Cambodian Village Chief Threatens Arrest For Complaints Over Illegal Logging

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Villagers inspect felled trees in Lum Phat district, Cambodia, January 2014.
Villagers inspect felled trees in Lum Phat district, Cambodia, January 2014.

A village leader in eastern Cambodia’s Ratanakiri province has confiscated a petition from villagers seeking a halt to illegal logging on a nearby sacred mountain, threatening to have them arrested if they persist in their complaints, sources said.

Ethnic Lao residents of Cambodia who moved two years ago from border areas to the province’s Lum Phat district are now being helped by local police and other authorities to clear land on Phnom Kunthy mountain near Patang village for their own use, villagers told RFA’s Khmer Service on Friday.

And though villagers prepared a petition this week asking provincial authorities to help stop the encroachment, their village chief seized the document on Thursday, refusing to pass it on, one resident said.

"The village chief [also] threatened us,” village representative Hon Luch said, adding, “If we file the complaint again, he will order police to arrest us.”

Speaking to RFA, village chief Pheng Maing confirmed that he had confiscated the villagers’ petition, saying that they had not informed him of their plan to complain.

“Logging is definitely taking place in this area, and we have already summoned those responsible in order to resolve this issue,” he added.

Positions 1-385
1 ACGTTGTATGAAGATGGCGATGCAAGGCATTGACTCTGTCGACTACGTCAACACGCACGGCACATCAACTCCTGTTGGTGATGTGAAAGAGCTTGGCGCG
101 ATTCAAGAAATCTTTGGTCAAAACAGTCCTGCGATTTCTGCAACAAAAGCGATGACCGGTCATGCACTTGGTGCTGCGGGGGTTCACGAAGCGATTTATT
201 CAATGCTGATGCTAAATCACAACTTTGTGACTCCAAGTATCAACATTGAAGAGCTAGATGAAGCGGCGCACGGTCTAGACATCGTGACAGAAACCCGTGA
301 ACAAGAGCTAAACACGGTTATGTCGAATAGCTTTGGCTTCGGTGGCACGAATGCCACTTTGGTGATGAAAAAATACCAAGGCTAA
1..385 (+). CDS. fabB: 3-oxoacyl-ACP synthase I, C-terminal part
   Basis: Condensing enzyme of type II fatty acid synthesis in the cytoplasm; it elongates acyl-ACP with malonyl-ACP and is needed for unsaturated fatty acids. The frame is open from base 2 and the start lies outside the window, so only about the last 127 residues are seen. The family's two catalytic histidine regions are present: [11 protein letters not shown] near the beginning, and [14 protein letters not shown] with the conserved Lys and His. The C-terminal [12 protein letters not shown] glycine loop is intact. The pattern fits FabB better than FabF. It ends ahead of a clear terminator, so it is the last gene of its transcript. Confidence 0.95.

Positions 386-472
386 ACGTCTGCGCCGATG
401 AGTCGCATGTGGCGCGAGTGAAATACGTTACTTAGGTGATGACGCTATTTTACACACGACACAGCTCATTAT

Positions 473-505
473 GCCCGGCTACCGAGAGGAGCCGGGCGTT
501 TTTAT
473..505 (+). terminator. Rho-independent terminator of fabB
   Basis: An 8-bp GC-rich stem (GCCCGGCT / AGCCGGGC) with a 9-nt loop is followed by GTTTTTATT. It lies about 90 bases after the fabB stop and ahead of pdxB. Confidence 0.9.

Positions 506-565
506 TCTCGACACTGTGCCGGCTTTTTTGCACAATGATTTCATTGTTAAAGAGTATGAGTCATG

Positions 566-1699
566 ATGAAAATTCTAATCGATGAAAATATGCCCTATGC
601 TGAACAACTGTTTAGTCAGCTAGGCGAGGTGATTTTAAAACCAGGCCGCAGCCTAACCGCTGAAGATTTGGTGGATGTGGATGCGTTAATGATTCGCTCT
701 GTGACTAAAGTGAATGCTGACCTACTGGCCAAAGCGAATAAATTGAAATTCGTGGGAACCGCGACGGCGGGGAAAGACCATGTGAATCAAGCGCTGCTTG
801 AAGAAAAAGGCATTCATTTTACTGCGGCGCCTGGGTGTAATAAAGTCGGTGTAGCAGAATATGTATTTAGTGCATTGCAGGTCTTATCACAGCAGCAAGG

This is not the first time that Patang authorities have threatened villagers attempting to stop the clearing of their land, said Chhay Thy, a provincial coordinator for the rights group Adhoc, adding that local officials may also be involved in the logging.

“According to our own investigation, [the loggers] are planning to clear about 600 hectares [1,480 acres] of land,” he said.

“When villagers filed a complaint with forestry officials, the loggers stopped for a short period of time,” he said, “But the logging started up again earlier this month.”

Lum Phat officials are now set to investigate complaints against the village chief who seized the villagers’ petition, acting district governor Nou Te said, adding that he recommends that villagers submit their complaints directly to the district.

The seizure of land for development—often without due process or fair compensation for displaced residents—has been a major cause of protest in Cambodia and other authoritarian Asian countries, including China and Myanmar.

Reported by Ratha Visal for RFA’s Khmer Service. Translated by Samean Yun. Written in English by Richard Finney.





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